The first Boise Airport, built in 1926, was situated where Boise State University is now, by the Boise River. In 1936 it was relocated to its current location in southwest Boise, at the end of Vista Ave.
According to the official website for the Boise Airport, the airport had the longest runway in the nation at the time, measuring 8,800 ft in 1938. Varney Airlines was the first airline company to fly in and out of the airport, starting in the 1930’s.
From the 1940’s onward, the Boise Airport also became known as the Boise Air Terminal or Gowen Field. The city of Boise received ownership of the airport in 1946 and the Boise Department of Aviation and Public Transportation was created. Two concourses were built later on, one in 1969 and the other in 1979, together costing approximately 8.5 million dollars in construction.
In 2004, a massive terminal expansion project was completed, drastically changing both the function and the appearance of the Boise Airport. The project cost approximately an estimated price of 108 million dollars. Currently five airlines work out of the Boise Airport. Approximately 2.8 million people either departed from or arrived through these airlines at the Boise Airport in 2011.
The renovation project occurred due to a variety of reasons, not the least of them being “form before function”. The airport of the time was misaligned with the runway and its limited capacity could not support any addition of gates. Seeing as the old structure was made of wood and structurally unsound, a full scale renovation, as opposed to minor changes, was needed. The city of Boise did not lose much culturally, since the architectural style of the original building was plain and had relatively no character, when compared to the more recent expansion. The expansion project was built with the capacity for future expansion, more appropriate and less combustible materials such as steel and concrete, and a parallel alignment with the runways. More importantly, it has a unique and remarkable architectural style that reflects the city in which it is situated.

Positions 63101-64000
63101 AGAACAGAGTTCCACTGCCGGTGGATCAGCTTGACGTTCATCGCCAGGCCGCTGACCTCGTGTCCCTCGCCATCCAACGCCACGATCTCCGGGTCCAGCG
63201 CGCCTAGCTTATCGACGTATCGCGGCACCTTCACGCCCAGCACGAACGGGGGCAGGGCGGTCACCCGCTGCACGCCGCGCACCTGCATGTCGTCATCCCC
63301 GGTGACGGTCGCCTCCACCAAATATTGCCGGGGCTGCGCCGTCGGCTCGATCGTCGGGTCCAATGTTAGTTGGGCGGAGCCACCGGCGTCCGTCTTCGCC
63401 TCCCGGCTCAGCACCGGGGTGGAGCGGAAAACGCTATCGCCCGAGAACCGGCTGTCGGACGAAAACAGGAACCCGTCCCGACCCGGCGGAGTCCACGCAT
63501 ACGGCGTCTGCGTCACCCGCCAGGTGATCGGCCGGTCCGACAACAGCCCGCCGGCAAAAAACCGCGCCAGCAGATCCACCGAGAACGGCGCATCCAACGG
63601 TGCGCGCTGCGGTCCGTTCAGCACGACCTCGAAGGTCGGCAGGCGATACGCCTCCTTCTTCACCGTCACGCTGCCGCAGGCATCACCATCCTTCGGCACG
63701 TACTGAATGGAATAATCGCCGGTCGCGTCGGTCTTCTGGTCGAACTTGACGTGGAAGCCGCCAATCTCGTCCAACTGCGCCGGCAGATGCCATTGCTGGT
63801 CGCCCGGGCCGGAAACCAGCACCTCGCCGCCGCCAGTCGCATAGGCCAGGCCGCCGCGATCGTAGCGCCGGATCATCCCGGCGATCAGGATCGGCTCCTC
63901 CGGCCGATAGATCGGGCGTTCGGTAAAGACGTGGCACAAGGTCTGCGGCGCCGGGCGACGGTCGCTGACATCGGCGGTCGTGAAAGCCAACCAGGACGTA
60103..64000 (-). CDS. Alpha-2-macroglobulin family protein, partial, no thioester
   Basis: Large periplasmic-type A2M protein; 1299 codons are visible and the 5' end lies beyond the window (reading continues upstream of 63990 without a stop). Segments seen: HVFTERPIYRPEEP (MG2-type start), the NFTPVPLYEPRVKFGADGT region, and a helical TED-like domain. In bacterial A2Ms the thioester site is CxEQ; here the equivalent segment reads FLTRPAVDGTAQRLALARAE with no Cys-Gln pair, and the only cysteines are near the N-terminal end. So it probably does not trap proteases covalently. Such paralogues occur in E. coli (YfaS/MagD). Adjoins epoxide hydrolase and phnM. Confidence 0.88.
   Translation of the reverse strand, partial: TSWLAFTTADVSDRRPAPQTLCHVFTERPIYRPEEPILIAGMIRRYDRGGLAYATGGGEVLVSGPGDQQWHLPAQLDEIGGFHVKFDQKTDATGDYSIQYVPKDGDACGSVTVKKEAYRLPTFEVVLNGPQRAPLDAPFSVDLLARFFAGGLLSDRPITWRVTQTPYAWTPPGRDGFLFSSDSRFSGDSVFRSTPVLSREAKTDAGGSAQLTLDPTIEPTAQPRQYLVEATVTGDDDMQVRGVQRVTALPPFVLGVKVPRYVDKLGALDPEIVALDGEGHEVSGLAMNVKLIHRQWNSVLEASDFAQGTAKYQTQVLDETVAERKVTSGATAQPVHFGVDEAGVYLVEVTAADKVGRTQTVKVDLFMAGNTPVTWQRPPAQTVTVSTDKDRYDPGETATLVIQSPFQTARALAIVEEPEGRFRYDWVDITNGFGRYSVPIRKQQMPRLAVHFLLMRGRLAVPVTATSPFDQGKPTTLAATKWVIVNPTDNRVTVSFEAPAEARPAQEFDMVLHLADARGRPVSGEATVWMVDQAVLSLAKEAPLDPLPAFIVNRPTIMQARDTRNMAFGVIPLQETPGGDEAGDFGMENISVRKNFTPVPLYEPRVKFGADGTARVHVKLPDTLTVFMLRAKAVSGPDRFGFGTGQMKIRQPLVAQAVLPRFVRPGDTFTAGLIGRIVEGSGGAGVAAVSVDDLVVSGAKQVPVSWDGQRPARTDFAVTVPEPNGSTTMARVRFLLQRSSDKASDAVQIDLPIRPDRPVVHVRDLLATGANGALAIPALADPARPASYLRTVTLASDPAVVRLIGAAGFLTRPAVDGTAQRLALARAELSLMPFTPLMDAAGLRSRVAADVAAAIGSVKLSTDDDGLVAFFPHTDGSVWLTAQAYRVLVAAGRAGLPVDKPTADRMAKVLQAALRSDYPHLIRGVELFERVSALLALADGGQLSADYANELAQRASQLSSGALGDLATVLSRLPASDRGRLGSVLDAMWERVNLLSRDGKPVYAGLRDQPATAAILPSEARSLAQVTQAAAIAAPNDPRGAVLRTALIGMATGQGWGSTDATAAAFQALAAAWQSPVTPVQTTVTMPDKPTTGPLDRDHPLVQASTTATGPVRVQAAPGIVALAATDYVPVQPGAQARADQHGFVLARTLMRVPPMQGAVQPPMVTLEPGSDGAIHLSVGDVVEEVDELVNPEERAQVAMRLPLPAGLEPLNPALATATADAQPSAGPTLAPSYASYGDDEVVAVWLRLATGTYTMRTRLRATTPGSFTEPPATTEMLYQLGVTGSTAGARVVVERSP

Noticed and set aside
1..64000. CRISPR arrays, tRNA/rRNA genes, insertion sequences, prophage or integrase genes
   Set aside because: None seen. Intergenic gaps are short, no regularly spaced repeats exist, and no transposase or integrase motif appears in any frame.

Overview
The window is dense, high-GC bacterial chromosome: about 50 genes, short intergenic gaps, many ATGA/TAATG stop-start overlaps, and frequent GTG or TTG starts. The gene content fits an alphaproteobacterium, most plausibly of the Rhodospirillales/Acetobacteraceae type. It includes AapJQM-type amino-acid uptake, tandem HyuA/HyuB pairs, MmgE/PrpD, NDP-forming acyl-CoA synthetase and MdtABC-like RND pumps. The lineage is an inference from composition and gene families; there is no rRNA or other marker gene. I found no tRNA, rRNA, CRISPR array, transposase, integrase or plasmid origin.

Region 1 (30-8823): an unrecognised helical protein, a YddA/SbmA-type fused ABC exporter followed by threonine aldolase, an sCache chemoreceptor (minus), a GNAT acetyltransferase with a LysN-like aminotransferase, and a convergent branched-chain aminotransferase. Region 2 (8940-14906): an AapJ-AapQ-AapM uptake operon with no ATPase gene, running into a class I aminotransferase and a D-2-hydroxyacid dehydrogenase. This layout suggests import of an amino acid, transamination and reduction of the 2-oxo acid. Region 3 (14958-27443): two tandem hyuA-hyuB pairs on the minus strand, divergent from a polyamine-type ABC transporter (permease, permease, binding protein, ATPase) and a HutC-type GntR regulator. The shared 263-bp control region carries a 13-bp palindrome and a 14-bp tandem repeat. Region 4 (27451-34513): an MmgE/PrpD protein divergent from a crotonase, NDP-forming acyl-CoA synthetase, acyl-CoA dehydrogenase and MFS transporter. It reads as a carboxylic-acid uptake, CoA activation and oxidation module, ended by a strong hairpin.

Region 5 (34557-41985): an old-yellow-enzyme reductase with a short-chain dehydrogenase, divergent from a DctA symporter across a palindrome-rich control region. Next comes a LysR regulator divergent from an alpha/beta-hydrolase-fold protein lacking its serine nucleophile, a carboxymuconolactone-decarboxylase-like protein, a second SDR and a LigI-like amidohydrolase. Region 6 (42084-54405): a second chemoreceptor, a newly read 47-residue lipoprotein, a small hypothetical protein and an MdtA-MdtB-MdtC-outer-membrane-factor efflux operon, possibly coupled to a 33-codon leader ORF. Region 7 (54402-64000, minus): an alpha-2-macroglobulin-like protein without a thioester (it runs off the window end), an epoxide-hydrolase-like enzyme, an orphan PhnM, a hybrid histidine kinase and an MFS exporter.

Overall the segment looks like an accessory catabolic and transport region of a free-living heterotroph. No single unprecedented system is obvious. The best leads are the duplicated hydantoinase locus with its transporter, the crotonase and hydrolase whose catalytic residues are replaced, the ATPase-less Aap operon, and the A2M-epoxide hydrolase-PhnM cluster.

The design process for the new expansion, which resulted in the building existing today, started in 1997. Architects from the company CSHQA traveled to other newly renovated state of the art airports such as the San Diego Airport, the Providence Airport, and the Baltimore Airport, to generate ideas for the new project. However, due to the 9/11 attacks in 2001, they were forced to reevaluate the building’s design, resulting in added complications ranging from increased security to an escalated budget. For example, they needed to institute TSA security and more significant security checkpoints.
Before 9/11, people could accompany passengers all the way until the departure gates, so retail and concessions were situated near the gates. After the attacks, the architects decided to place some of the stores just outside the checkpoint near the domed rotunda. They also ran bomb blast modeling for possible attacks on the curved loading roadway leading up to the ticket lobby. In response to the results, they changed the window panes to tempered glass, which would be less dangerous during an explosion, and they strengthened the roof.